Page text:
A consistently intelligent (or at least bright), coherently constructed comedy that is on occasion a rather pointed critique of the American education system in the…
Fran Drescher is a taste I have not acquired, but I concede that one could acquire it. It would help if she made a silent film. Her speaking voice is like having ear wax removed with a small dental drill. And yet, doggone it, there's something lovable about her. I picture her making the coffee at Stuart Smalley's AA meetings, or doing the ringside announcements for pro wrestling.
You have seen her on "The Nanny'' and on countless talk shows. Most talk show guests say something and then laugh, so you know it's supposed to be funny. She laughs, and then says something, so you know it was supposed to be a laugh and not a respiratory emergency. Not every role would be suitable for her. I cannot visualize her, for example, in "The English Patient," saying, "Promise you'll come back for me.'' Or as Sheriff Marge Gunderson in "Fargo," asking, "So, I guess that was your accomplice in the wood chipper?'' "The Beautician and the Beast'' contains a role that seems to have been whipped up out of two parts of Drescher's public persona and one part of nothing else. She plays Joy Miller, who teaches beauty secrets in a Queens night school. After a smoking mishap leads to a wig fire and the school burns down, she is hailed on the front pages as a heroine (for saving the lab rats) and approached by a representative of the obscure Eastern European nation of Slovetzia.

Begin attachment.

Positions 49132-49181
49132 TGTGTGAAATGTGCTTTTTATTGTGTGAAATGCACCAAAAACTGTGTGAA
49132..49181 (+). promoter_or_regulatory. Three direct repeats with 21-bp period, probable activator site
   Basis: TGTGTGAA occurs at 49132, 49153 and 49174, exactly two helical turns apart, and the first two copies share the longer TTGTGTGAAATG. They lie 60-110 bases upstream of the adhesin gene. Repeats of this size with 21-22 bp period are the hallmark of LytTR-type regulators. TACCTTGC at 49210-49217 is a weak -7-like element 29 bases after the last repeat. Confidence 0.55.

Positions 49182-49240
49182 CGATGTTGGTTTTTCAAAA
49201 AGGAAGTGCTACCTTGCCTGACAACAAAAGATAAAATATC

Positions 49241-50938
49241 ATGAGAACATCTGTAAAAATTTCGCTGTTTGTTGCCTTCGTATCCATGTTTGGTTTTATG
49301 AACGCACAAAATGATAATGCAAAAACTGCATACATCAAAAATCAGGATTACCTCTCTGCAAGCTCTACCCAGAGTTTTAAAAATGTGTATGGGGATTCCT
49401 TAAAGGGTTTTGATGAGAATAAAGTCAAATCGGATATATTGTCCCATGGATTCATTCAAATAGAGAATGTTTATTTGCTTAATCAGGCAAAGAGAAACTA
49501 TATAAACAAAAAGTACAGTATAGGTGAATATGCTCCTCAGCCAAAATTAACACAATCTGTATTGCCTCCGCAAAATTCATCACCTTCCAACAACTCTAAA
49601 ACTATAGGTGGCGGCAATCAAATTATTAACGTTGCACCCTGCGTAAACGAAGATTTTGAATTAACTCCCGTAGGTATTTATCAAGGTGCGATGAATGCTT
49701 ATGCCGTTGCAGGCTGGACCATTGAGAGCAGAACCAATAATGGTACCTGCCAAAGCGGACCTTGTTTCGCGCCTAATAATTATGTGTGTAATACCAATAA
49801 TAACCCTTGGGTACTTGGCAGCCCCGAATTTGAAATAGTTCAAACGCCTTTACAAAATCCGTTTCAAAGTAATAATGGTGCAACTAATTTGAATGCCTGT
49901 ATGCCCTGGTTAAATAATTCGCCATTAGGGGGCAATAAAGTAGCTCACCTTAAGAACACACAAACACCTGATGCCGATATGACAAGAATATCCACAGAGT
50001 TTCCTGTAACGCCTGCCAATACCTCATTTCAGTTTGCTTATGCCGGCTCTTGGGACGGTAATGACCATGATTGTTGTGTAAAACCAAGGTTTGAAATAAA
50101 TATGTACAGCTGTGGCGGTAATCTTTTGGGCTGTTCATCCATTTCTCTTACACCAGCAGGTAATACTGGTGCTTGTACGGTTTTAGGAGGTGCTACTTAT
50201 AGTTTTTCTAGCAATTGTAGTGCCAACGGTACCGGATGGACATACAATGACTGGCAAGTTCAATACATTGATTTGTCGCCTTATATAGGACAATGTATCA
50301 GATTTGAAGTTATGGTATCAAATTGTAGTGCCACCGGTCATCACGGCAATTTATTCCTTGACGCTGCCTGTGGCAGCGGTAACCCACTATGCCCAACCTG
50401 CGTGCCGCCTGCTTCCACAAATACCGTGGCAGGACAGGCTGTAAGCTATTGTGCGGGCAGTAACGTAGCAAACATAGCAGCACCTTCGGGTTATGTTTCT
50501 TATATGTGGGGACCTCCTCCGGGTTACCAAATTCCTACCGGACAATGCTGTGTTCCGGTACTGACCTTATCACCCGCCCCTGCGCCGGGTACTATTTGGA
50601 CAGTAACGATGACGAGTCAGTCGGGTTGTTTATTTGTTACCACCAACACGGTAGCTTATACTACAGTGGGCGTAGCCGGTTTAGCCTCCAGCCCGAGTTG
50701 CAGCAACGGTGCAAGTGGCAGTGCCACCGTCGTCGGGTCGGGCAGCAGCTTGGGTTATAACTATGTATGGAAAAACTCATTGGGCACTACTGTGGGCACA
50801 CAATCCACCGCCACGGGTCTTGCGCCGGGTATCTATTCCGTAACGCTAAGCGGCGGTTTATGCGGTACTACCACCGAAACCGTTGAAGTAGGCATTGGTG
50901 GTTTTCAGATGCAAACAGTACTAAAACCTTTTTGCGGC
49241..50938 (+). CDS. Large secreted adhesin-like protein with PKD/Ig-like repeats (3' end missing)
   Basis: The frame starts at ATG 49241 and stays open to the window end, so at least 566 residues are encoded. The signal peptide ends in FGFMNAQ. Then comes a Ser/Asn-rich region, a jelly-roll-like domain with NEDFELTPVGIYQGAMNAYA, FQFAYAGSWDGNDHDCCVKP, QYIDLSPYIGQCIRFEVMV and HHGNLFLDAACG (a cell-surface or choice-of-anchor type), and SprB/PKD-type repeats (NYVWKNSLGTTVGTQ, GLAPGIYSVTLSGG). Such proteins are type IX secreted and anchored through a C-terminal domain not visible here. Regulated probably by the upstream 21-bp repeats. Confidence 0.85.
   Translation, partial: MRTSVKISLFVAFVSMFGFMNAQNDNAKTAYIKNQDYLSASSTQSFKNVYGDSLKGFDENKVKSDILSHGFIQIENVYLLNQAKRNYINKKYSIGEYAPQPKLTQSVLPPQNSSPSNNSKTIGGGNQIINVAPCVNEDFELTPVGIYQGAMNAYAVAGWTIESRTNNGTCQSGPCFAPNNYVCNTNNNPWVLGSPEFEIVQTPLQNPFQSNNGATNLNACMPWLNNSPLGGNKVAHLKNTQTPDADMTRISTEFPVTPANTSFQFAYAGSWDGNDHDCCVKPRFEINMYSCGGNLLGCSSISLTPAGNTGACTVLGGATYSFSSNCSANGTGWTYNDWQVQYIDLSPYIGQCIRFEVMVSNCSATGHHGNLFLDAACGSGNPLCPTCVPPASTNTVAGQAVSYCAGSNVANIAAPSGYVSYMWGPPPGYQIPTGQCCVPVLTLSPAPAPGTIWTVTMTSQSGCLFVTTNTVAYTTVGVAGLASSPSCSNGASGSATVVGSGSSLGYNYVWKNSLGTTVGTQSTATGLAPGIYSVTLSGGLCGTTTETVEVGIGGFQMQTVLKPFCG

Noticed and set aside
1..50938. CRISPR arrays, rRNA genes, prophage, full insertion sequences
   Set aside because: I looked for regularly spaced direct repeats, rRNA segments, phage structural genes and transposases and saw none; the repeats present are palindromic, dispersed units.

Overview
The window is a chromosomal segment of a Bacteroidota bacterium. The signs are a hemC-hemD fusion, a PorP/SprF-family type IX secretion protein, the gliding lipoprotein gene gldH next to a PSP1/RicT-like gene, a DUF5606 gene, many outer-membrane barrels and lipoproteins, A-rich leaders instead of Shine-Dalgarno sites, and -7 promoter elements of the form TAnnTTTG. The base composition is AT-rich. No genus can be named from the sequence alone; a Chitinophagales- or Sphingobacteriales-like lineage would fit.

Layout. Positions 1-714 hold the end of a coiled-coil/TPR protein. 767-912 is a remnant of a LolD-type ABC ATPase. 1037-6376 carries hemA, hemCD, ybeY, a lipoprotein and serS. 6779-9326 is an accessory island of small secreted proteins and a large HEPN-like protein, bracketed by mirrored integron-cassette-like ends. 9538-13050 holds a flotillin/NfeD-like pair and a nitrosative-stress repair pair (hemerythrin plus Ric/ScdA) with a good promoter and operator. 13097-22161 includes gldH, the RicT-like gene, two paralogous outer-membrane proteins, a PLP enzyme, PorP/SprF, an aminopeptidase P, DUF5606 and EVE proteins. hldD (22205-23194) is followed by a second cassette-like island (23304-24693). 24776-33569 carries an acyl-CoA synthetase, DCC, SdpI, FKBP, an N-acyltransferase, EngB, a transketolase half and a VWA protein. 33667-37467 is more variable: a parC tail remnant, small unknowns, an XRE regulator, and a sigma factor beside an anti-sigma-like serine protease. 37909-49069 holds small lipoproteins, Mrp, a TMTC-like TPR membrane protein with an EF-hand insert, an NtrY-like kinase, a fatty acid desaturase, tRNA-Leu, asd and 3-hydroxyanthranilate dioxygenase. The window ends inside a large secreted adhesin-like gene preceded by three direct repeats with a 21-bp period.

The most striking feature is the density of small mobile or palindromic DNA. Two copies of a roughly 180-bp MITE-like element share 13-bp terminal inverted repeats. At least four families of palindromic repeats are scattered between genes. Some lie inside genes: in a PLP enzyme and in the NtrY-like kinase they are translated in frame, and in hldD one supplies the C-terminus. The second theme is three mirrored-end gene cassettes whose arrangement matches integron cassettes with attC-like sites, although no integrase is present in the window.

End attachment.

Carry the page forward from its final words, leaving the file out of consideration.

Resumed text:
That nation has recently emerged from communism into a dictatorship controlled by Boris Pochenko (Timothy Dalton), a despot who wants to soften his image and thinks maybe importing an American tutor for his children might help. (Pochenko is also the name of the European exile who is killed at the beginning of "Shadow Conspiracy," but I cannot think of anything to say about this coincidence, other than that they are both named after a popular Japanese pinball game.) Dalton plays the role as if he had somehow found himself the villain in a James Bond film instead of the hero.
Slovetzia is not an advanced nation. There are sheep on the runway of the national airport. Pochenko lives in a castle possibly mortgaged from Young Frankenstein. Joy makes a bad first impression, when she is late for her official welcoming ceremony because she hasn't finished her hair and nails.